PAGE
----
This decision could mean that the 48.5 percent anti-dumping duty for Chinese bicycles may not end in 2018 as originally intended. China is disputing the EU’s dumping rules at the World Trade Organization.
As the global bicycle market is expected to grow to $34.9 billion by 2022, Bangladesh has an opportunity to diversify its exports beyond readymade garments. Presently, Bangladesh is the 2nd largest non-EU exporter of bicycles to the EU and the 8th largest exporter overall.
However, if the EU anti-dumping duty against China is reduced or lifted after 2018, Bangladesh’s price edge might be eroded.
Bangladeshi bicycle exporters estimate that without anti-dumping duties, Chinese bicycles could cost at least 10-20 percent less than Bangladeshi bicycles on European markets. And Chinese exporters can ship bicycles to the EU market with 35-50 percent shorter lead times.
So, how can Bangladeshi bicycles survive and grow?
Deepening connectivity and economic linkages between India and Bangladesh will be critical for the success of India’s ‘Act East’ policy.
Here are five priority areas that have the potential to change the economy of Northeast India:
1. Transport Connectivity
After 1947, Northeast (NE) India has had to access the rest of India largely via the “Chicken’s Neck” near Siliguri, greatly increasing travel times. Traders travel 1600 km from Agartala (Tripura) to Kolkata (West Bengal) via Siliguri to access Kolkata port. Instead, they can travel less than 600 kms to reach the same destination via Bangladesh, or even better, travel only 200 km to access the nearby port of Chittagong in Bangladesh.
This is set to change as close cooperation between Bangladesh and India (including various ongoing initiatives such as the transshipment of Indian goods through Bangladesh’s Ashuganj port to Northeast India, expanding of rail links within Northeast India and between the two countries, the BBIN Motor Vehicles Agreement) can dramatically reduce the cost of transport between Northeast India and the rest of India.
The resultant decline in prices of goods and services can have a strong impact on consumer welfare and poverty reduction in the Northeast. Such cooperation also opens up several additional possibilities of linking India with ASEAN via Myanmar.
Moving forward, expanding direct connectivity between NE India and the rest of India via Bangladesh, while giving Bangladesh similar access to Nepal and Bhutan via India, is critical.
2. Digital Connectivity
Broadband connectivity of 10 gbps is now being provided from Bangladesh’s Cox’s Bazar to Tripura and beyond, to help improve the speed and reliability of internet access in NE India. Bangladesh has the capacity to provide more.
That regional cooperation in South Asia is lower than optimal levels is well accepted. It is usually ascribed to – the asymmetry in size between India and the rest, conflicts and historical political tensions, a trust deficit, limited transport connectivity, and onerous logistics, among many other factors.
Deepening regional integration requires sufficient policy-relevant analytical work on the costs and benefits of both intra-regional trade and investment. An effective cross-border network of young professionals can contribute to fresh thinking on emerging economic cooperation issues in South Asia.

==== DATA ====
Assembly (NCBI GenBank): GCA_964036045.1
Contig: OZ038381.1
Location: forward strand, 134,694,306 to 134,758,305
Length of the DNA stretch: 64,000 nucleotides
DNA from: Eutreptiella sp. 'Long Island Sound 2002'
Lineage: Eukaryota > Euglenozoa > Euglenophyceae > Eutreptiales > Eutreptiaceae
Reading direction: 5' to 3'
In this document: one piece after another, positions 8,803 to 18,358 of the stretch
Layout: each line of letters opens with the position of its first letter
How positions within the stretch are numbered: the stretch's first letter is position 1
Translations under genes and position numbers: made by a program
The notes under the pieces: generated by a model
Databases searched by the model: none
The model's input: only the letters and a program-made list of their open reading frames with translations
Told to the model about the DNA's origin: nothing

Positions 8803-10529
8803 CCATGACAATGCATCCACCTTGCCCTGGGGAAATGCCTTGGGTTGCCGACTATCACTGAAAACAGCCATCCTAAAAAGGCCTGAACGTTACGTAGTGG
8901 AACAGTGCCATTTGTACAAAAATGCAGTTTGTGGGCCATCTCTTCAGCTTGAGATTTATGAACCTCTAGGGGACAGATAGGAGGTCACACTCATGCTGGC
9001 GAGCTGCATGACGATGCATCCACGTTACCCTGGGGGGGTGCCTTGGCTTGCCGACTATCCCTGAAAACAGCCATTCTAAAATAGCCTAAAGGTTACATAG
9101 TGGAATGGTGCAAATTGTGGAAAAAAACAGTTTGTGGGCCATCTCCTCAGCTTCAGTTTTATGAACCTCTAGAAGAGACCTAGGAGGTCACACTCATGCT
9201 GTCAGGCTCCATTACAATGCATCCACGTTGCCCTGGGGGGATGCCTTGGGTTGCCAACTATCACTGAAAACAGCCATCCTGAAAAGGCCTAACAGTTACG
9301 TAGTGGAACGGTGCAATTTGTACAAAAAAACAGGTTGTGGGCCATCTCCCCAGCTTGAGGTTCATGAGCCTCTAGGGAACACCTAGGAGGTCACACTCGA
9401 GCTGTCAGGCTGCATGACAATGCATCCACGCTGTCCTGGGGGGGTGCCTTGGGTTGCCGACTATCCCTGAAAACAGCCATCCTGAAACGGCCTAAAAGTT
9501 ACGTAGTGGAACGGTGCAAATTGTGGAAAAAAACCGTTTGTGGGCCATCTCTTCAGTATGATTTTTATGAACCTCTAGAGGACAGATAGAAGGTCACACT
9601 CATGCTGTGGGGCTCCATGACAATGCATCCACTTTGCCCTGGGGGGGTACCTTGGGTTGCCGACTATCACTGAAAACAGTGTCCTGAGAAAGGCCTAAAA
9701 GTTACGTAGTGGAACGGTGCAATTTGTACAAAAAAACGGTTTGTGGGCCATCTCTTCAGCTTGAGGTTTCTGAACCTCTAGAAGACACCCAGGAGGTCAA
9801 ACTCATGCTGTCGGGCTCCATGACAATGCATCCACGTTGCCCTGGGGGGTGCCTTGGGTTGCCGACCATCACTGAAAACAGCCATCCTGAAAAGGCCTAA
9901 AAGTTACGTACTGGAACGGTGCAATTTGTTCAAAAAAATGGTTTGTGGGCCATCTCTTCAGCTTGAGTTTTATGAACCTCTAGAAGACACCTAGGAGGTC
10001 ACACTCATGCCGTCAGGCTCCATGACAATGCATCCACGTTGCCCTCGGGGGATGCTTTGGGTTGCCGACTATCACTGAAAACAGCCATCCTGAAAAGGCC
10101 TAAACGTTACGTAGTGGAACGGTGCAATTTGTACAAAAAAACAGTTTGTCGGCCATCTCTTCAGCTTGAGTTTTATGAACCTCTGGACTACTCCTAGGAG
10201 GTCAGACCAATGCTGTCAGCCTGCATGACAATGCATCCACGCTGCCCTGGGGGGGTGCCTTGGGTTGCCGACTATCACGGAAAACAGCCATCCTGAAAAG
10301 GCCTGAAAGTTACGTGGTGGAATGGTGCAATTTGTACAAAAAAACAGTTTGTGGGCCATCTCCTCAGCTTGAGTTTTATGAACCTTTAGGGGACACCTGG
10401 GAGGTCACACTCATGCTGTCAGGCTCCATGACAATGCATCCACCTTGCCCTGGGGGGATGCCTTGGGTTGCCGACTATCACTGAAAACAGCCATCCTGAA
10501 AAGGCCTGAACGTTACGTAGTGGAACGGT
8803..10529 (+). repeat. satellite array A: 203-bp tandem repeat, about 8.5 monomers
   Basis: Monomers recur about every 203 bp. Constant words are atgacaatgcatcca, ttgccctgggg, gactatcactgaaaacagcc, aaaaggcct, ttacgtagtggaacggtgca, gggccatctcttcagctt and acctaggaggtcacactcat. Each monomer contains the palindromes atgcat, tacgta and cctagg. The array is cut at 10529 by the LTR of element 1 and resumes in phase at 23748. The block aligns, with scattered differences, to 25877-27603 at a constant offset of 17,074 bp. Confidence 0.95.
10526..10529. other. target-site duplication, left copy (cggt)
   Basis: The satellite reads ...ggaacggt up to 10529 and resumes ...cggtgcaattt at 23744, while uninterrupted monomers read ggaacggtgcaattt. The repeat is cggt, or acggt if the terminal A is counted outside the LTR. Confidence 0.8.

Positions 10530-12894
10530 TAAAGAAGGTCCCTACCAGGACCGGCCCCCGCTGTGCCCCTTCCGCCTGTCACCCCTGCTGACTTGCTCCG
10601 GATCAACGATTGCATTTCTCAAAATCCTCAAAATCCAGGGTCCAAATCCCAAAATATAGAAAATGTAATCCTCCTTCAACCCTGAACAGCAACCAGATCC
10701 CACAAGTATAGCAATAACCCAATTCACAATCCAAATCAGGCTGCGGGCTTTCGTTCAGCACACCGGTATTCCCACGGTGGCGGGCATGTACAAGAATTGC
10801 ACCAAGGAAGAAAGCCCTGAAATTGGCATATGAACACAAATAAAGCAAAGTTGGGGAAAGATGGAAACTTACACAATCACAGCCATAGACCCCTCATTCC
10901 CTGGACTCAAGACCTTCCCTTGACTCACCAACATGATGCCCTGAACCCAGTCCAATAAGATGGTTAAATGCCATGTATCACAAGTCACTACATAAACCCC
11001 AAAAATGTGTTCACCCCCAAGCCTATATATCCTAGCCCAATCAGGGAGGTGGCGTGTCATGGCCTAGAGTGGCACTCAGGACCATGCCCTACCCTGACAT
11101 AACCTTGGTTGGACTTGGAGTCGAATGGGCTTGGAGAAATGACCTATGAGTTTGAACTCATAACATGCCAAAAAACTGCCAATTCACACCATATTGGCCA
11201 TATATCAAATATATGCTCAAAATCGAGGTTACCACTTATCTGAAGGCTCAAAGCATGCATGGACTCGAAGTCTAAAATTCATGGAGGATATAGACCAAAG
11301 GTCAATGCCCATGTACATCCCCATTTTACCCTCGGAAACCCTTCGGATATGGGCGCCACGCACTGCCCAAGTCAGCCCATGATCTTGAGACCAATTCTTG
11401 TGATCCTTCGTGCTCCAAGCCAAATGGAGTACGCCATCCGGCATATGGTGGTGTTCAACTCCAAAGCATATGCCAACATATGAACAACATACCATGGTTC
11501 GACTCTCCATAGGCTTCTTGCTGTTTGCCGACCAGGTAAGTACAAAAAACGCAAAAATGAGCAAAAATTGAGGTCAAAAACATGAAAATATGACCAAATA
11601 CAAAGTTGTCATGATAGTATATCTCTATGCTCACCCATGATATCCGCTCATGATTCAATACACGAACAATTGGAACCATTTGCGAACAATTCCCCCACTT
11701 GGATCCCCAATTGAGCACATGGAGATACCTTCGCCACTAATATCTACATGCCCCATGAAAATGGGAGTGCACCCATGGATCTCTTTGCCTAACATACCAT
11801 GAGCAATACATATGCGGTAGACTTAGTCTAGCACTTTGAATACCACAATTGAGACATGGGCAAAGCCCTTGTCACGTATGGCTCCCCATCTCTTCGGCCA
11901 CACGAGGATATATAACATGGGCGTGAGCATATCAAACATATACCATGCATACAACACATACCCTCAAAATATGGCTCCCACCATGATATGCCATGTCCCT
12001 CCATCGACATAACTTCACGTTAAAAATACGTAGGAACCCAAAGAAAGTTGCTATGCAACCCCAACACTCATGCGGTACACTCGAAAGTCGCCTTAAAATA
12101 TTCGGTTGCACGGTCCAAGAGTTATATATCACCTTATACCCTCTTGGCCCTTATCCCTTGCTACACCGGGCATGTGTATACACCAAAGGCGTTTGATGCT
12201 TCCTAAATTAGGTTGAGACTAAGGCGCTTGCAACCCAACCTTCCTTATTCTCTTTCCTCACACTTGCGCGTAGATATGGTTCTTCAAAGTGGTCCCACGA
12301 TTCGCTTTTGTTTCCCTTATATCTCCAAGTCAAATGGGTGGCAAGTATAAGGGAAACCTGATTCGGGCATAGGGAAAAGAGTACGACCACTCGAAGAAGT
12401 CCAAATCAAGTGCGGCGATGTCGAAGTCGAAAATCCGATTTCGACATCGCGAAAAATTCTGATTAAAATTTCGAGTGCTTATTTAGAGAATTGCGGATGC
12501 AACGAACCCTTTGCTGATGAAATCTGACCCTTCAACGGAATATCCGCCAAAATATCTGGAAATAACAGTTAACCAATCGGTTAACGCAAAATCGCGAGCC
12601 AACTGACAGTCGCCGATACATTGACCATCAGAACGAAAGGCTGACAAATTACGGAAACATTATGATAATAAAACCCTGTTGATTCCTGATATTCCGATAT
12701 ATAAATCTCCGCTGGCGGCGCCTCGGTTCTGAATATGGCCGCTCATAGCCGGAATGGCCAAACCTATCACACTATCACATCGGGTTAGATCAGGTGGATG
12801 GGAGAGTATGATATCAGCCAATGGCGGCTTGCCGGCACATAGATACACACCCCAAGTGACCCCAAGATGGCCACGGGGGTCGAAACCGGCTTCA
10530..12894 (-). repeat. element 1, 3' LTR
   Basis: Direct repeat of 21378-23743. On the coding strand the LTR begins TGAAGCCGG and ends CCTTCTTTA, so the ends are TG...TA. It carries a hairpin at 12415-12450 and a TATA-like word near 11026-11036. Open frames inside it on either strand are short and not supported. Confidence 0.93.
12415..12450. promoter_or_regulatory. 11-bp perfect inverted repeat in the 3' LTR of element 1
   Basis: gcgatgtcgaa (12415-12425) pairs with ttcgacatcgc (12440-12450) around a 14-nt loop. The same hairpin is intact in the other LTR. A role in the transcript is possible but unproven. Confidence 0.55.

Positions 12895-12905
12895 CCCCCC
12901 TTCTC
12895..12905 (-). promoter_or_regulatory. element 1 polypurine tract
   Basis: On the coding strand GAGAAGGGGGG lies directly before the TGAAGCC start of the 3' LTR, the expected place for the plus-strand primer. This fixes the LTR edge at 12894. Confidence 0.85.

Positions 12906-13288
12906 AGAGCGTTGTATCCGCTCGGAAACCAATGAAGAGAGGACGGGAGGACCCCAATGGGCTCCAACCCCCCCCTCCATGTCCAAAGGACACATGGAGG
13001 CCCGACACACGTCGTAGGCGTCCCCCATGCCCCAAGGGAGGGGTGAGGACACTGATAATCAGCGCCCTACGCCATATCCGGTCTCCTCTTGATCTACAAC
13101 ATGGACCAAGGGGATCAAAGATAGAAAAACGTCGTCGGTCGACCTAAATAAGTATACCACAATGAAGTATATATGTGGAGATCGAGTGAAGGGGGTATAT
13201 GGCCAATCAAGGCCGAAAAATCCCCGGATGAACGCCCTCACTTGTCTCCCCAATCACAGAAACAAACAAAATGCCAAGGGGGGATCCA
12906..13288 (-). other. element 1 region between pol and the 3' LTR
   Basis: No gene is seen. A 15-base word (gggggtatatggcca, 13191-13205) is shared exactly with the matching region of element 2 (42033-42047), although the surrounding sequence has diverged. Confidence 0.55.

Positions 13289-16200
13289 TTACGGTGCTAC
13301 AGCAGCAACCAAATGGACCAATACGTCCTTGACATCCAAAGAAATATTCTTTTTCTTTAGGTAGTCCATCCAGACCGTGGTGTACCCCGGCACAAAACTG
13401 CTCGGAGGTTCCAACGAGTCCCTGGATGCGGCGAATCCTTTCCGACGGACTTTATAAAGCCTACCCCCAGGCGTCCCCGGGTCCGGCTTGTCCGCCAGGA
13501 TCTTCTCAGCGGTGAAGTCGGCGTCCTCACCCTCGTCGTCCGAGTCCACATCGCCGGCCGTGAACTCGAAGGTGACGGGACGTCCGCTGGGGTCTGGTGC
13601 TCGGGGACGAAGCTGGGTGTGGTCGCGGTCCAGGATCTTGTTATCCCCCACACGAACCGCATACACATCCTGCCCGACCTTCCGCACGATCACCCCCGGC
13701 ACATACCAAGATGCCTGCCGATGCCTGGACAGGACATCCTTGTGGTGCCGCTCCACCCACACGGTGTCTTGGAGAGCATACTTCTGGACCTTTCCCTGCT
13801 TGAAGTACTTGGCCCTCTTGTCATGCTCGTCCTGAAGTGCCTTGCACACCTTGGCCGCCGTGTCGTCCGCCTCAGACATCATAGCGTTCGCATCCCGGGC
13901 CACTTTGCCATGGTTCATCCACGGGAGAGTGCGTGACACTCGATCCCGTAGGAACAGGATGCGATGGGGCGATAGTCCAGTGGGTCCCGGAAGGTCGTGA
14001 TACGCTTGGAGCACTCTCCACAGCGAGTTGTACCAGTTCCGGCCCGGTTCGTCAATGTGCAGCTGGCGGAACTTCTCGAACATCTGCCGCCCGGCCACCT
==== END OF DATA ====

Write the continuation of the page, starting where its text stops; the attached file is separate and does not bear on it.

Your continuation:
Against this background, the World Bank Group sponsored a competitive request for proposals. Awardees from Bangladesh, India, and Pakistan, after being actively mentored by seasoned World Bank staff over a period of two years, convened in Washington DC to present their new and exciting research. Research areas included regional value chains, production sharing and the impact assessment of alternative preferential trade agreements in the region.
Young Economists offer fresh thoughts on economic cooperation in South Asia
Mahfuz Kabir, Acting Research Director, Bangladesh Institute of International and Strategic Studies and Surendar Singh, Policy Analyst, Consumer Unity Trust Society (CUTS International) presented their research: Of Streams and Tides, India-Bangladesh Value Chains in Textiles and Clothing (T&C). They focus on how to tackle three main trade barriers for T&C: a) high tariffs for selected, but important goods for the industries of both countries; b) inefficient customs procedures and c) divergent criteria for rules of origin classification.
Sreerupa Sengupta, Ph.D. Scholar at Centre for Economic Studies and Planning, Jawaharlal Nehru University, New Delhi discussed Trade Cooperation and Production Sharing in South Asia – An Indian Perspective. Reviewing the pattern of Indian exports and imports in the last twenty years, her research focuses on comparing the Global Value Chain (GVC) participation rate of India with East Asian and ASEAN economies. Barriers to higher participation include a) lack of openness in the FDI sector; b) lack of adequate port infrastructure, and long port dwell times; and c) lack of Mutual Recognition Agreements (MRAs).
Aamir Khan, Assistant Professor, Department of Management Sciences, COMSATS Institute of Information Technology, Islamabad presented his work on Economy Wide Impact of Regional Integration in South Asia - Options for Pakistan. His research analyzes the reasons for Pakistan not being able to take full advantage of its Free Trade Agreement (FTA) with China, and finds that the granting of ASEAN-type concessions to Pakistan in its FTA with China would be more beneficial than the current FTA arrangement. The work also draws lessons for FTAs that are currently being negotiated by South Asian countries.
- Sustainable Communities
- Urban Development
- Social Development
- Public Sector and Governance
- Private Sector Development
- Law and Regulation
- Labor and Social Protection
- Financial Sector
- Agriculture and Rural Development
- South Asia
- Sri Lanka
There is no doubt that Bangladesh is a modern day success story—a far cry from Henry Kissinger’s label of a “basket case.” Its growth has been steady, even impressive in the context of feeble global growth, and it has now joined the ranks of a lower middle-income country. Its poverty reduction record is even more impressive, with over 20.5 million people escaping poverty between 1991 and 2010.
But the next phase of growth and poverty reduction becomes harder, since the more obvious sources of growth have largely been exploited.